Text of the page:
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Soccer leaders seek tax relief for stadium

ST. PAUL, Minn. (AP) — The business group behind a new Minnesota Major League Soccer franchise made a high-level pitch Tuesday to skeptical lawmakers for a stadium financing package reliant on city, county and state tax breaks.

The Minnesota United ownership group offered details in private meetings with Gov. Mark Dayton and leaders of the Legislature. Former UnitedHealth Group chief executive Bill McGuire later told reporters that the bulk of the $150 million structure would come from private investors. The Twins’ Pohlad family and Timberwolves owner Glen Taylor are also part of the ownership group.

Soccer club officials hope to get a sales tax exemption on construction materials worth $3 million or more as well as city and county property tax breaks on the proposed Minneapolis stadium site. While relying on public assistance, the proposal doesn’t appear to contain a direct, cash-on-the-table public subsidy like other recent stadium deals in Minnesota.

“We’re not asking for anything new,” McGuire said, describing the breaks as “economic development tools” rather than direct subsidies. “The unique thing here is we’re putting out the money to do this.”

McGuire said the rest of the cost and a $100 million franchise fee would be picked up by private investors. He said the 18,500-seat soccer park would be used for 22 to 24 pro games per year and available for amateur matches at other times.

Still, the soccer club faces lawmakers leery of stadium deals after passing them for the Twins, Vikings and University of Minnesota football team in recent years.

Dayton said he’s open to considering them.

“I haven’t committed to anything. I want to hear what the legislators have to say,” Dayton said after getting an outline of the financing plan. “We’ll make that assessment when all the numbers come out.”

But legislative leaders, including Senate Majority Leader Tom Bakk and Republican House Speaker Kurt Daudt, downplayed the prospects for a stadium package in the five weeks remaining in this year’s session even while describing the request as modest.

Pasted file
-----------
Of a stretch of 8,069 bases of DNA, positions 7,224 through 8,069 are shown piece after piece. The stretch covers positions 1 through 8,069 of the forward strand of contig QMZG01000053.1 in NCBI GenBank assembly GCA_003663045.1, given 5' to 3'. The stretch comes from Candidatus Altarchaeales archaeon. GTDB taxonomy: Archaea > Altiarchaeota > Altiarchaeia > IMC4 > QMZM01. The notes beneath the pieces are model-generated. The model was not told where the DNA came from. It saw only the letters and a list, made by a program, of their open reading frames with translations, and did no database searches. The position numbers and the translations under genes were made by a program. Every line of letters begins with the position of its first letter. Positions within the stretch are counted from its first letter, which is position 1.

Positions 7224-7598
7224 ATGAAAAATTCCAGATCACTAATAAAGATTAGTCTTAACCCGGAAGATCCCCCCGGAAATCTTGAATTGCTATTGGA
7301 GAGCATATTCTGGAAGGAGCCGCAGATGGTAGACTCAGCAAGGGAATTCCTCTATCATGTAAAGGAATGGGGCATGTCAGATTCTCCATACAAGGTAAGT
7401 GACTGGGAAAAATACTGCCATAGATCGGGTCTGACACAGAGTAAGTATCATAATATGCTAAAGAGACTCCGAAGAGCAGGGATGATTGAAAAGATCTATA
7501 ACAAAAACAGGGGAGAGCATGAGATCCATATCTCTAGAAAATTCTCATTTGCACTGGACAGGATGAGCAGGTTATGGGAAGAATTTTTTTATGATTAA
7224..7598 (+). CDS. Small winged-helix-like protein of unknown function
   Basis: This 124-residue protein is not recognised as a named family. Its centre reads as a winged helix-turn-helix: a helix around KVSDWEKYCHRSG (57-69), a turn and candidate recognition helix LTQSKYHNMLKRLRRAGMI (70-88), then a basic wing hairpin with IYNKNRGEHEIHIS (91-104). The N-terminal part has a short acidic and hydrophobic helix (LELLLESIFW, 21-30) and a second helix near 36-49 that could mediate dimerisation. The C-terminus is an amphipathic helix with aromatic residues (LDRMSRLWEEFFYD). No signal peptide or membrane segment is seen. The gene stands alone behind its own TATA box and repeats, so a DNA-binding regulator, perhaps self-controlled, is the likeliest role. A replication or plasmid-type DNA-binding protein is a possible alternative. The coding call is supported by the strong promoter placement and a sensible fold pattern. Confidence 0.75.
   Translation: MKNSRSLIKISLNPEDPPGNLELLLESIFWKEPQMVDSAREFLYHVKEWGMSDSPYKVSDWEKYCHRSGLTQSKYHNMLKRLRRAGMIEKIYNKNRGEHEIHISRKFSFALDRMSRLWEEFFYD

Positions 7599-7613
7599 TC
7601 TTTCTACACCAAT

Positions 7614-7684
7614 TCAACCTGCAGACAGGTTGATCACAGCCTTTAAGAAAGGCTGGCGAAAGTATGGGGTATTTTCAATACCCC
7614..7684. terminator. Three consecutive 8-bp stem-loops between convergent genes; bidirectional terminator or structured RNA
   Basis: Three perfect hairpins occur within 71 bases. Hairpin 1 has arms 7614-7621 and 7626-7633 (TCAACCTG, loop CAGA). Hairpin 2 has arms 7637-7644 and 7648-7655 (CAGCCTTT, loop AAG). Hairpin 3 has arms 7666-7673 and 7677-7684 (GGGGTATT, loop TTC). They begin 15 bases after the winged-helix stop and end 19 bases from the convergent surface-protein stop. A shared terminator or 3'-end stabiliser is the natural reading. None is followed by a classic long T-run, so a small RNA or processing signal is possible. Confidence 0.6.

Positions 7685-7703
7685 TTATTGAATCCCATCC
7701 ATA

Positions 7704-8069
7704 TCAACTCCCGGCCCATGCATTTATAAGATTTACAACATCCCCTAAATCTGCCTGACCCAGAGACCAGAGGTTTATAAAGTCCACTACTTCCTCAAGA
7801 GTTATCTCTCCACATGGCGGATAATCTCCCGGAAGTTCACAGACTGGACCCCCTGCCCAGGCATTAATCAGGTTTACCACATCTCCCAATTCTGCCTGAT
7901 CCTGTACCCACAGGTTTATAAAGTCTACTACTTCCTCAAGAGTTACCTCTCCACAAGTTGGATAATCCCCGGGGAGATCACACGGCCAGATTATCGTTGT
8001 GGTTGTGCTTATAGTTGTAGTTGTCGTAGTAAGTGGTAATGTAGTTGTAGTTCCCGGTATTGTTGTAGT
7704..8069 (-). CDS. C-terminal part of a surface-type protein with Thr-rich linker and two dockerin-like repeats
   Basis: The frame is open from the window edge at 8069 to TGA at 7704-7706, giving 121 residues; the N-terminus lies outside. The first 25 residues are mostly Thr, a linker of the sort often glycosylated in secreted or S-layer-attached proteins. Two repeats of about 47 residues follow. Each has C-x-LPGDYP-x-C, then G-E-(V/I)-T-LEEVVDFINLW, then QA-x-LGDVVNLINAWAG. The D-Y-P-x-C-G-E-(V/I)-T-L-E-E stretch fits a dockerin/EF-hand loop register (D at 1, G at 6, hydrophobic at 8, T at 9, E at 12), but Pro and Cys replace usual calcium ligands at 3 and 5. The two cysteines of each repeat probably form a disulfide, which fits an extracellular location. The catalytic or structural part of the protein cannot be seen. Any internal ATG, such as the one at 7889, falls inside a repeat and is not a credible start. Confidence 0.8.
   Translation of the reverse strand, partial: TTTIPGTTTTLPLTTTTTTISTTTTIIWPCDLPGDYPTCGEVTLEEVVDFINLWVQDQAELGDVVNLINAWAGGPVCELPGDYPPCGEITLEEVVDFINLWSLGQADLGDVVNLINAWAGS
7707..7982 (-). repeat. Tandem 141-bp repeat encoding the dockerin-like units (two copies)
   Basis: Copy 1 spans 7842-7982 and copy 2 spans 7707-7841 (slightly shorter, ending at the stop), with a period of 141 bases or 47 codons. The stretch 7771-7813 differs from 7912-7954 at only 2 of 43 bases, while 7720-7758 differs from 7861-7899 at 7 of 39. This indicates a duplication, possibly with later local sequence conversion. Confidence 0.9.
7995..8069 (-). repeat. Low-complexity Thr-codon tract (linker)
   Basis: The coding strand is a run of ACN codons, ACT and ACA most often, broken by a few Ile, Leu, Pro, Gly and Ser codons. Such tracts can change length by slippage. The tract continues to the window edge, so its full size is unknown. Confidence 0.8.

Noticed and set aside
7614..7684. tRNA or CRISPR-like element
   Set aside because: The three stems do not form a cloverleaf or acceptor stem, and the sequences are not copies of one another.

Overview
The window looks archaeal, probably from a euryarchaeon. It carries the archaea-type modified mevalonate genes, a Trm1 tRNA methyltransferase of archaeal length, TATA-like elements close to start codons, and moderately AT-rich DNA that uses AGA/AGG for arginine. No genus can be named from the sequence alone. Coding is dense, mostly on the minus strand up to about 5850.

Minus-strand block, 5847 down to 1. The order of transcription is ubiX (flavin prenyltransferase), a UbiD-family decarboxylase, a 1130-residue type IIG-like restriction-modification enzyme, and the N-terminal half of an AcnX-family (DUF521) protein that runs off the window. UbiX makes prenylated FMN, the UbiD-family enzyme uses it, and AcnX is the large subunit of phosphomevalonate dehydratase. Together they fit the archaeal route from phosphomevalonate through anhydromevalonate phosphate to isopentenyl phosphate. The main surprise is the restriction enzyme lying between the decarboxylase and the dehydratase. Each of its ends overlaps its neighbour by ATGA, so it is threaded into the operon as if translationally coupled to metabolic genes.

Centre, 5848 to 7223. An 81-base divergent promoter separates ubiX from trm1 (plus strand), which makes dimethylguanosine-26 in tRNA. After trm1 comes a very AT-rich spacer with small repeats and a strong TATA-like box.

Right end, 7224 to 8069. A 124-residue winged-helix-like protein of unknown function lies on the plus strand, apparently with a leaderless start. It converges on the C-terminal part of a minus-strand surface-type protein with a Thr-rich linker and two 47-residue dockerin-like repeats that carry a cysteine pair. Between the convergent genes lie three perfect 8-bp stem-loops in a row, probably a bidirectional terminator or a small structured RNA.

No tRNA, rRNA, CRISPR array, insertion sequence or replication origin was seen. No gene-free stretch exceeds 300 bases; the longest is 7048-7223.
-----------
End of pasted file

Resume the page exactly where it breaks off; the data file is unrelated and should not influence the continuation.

“I don’t know what the path would be,” Bakk said. “I don’t see one.”

Daudt said stadium boosters would face a tough battle gathering the needed votes. “I advised them that their chances around here were not real good this session,” he said. “They have a lot of work to do.”

Minneapolis Mayor Betsy Hodges was firmly opposed to the idea of exempting the property from city tax rolls.

“These elements constitute a public subsidy, and I do not support a public subsidy for this facility,” she said in a written statement.

The Minnesota United team, which has a lower-level team in the state now, won rights to the new MLS franchise last month. But the team is scrambling to assemble a financing plan to build an open-air, natural-grass stadium in time for a team to play by 2018.

The Minnesota Vikings owners had been in competition for the franchise, with exclusive rights to host a team in the under-construction Vikings stadium. But the McGuire-led group won out.

Stadiums for the Minnesota Twins and Vikings get exemptions from property taxes, but those are publicly owned facilities. As the soccer plan is currently structured, it would be a privately owned facility.

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